Alleged Deserter Says He Expects a Court-Martial
In a letter scrawled from his Tokyo hospital bed last week, alleged Army deserter Charles Robert Jenkins told an American relative that he expected to face a court-martial over charges he defected to North Korea in 1965.
“I would like to see my family before I die,” Jenkins wrote his nephew, James Hyman, in a note dated July 23. “Tell everyone I said hello and if I make it through the courtmarishal I will see you all.”
A copy of the poorly spelled note, written on a lined half-sheet of paper, was obtained Monday by The Times.
It was the first indication of how the 64-year-old Jenkins regards his legal options since he left North Korea on July 9 after almost 40 years behind its sealed borders. Since then, there has been speculation about whether the Pentagon would press its legal right to have the ex-GI handed over for court-martial or would strike an agreement that would allow him to remain in Japan with his Japanese wife and two daughters.
“It gives me the impression he’s going to go to a court-martial, but whether he’s got any fight in him when he gets there, we’ll have to see,” Hyman said in a phone interview from his home in North Carolina.
Hyman said the handwriting matched other samples he holds of Jenkins’ penmanship. In the note, Jenkins writes, “I am sick and I can see know one,” adding, “I would like to see you but it is impossible at this time.”
The letter was given to Hyman during his visit to Japan last week, during which he says Japanese authorities blocked him from visiting his uncle in the hospital. Hyman has led a drive to have Jenkins freed, saying the U.S. military lacks evidence to prove the former sergeant defected.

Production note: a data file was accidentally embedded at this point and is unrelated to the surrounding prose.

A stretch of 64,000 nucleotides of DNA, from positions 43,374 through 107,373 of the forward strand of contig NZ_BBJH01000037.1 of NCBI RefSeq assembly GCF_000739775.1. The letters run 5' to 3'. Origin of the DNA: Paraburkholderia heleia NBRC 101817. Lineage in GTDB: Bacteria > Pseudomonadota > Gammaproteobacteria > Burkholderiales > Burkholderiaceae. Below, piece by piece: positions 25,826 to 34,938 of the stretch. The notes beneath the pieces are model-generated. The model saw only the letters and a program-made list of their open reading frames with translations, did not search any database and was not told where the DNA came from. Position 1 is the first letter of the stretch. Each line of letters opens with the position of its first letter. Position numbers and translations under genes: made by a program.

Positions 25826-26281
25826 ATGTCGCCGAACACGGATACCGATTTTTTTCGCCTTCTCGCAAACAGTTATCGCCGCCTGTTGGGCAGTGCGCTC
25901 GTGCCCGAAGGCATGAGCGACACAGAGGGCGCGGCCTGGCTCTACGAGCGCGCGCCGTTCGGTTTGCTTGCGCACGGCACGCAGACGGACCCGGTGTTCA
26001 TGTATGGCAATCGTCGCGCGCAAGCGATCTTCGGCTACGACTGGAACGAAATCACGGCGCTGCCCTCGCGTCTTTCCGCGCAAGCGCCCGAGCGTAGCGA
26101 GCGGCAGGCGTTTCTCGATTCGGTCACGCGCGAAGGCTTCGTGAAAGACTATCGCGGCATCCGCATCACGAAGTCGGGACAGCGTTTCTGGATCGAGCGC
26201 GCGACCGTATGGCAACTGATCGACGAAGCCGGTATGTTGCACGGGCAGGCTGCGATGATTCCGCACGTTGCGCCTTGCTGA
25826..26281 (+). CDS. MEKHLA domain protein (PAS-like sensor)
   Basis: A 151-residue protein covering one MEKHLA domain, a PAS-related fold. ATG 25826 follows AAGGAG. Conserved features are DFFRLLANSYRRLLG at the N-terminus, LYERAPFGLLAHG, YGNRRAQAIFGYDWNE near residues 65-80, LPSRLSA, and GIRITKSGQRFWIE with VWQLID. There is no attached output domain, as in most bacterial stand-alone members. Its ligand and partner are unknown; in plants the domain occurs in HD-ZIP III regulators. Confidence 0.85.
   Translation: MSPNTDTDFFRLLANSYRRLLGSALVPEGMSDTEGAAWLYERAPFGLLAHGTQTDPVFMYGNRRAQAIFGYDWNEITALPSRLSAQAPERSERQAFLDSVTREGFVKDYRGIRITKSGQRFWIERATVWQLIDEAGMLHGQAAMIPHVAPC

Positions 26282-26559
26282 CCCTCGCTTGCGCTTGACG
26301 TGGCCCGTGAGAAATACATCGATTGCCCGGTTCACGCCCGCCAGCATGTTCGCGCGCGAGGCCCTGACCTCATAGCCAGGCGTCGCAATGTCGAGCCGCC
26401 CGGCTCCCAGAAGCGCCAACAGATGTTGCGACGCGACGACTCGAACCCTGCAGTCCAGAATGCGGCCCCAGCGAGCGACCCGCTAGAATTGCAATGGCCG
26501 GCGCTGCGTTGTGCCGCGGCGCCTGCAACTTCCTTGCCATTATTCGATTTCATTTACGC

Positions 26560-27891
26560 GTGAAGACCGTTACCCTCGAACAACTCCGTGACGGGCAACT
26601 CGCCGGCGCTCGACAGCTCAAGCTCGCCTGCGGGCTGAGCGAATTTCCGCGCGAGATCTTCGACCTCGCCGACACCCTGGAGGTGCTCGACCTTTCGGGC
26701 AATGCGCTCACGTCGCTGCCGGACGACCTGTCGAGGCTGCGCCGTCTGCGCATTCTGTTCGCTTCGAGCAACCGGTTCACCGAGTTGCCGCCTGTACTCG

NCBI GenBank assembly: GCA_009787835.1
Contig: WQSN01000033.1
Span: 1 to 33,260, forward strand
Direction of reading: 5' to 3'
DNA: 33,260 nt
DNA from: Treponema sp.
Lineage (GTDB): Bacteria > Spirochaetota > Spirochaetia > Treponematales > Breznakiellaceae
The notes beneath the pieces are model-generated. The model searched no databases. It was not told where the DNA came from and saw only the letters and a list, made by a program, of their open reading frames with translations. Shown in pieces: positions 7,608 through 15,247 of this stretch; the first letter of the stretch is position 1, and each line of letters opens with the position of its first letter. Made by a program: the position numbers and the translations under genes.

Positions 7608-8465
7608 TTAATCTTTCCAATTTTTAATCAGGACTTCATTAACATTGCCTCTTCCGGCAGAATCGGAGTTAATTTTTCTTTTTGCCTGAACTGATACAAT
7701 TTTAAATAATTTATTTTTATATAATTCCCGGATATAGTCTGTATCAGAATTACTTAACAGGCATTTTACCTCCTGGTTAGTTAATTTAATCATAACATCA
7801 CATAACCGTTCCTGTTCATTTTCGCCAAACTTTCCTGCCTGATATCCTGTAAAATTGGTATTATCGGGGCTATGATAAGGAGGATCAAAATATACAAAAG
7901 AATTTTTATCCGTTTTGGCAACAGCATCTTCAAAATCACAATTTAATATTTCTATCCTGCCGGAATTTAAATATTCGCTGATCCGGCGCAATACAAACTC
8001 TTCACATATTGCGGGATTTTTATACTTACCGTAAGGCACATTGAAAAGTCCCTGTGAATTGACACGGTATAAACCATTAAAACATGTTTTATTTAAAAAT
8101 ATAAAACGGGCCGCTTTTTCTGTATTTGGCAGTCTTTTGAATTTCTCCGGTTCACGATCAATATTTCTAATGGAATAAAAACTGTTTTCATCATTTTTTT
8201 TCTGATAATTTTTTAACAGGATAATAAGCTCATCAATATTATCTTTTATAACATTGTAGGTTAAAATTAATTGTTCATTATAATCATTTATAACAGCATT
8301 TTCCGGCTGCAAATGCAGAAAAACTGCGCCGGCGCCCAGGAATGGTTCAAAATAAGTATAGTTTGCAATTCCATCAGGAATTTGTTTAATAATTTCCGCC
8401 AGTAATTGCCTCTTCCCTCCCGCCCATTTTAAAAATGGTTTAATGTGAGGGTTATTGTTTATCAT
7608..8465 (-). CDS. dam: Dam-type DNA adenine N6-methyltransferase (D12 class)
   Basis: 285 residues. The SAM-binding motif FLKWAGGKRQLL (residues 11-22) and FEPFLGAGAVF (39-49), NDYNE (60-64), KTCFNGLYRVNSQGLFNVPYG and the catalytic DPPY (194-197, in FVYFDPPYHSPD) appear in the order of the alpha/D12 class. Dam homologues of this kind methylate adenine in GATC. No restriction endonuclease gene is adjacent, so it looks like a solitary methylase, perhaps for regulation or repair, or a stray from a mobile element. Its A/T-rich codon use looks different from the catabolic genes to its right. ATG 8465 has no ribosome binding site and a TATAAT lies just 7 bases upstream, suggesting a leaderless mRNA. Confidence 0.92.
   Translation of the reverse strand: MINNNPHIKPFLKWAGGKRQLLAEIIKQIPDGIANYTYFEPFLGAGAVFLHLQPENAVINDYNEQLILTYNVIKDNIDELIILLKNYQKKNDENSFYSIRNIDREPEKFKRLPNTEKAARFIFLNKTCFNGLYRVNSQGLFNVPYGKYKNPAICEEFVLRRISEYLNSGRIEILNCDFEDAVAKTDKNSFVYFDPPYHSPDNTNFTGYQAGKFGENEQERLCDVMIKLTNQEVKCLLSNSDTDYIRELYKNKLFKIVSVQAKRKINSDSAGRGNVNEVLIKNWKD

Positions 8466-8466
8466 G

The July 23 letter was signed “Robert Jenkins,” the name by which the family knew him. Hyman argues that the signature is significant because it buttresses the family’s assertion that Washington’s material evidence -- a note Jenkins allegedly wrote his mother in 1965 confessing his defection -- was faked because it was signed “Charles.”
Hyman also said Japanese authorities coerced his uncle into writing last week’s letter in order to justify keeping family members away from the Tokyo hospital where he has been treated since he arrived in Japan on July 18.
“After 40 years in North Korea, Robert is so used to people telling him what to do that he can’t think on his own,” Hyman said.
But Jenkins may be on the verge of getting outside legal advice.
“He’s basically requested to speak with a military lawyer, and we’ve passed, through [Japan’s] Ministry of Foreign Affairs, some information about the U.S. military Area Defense Counsel system,” Col. Victor Warzinski, public affairs director for U.S. Forces Japan, said Monday.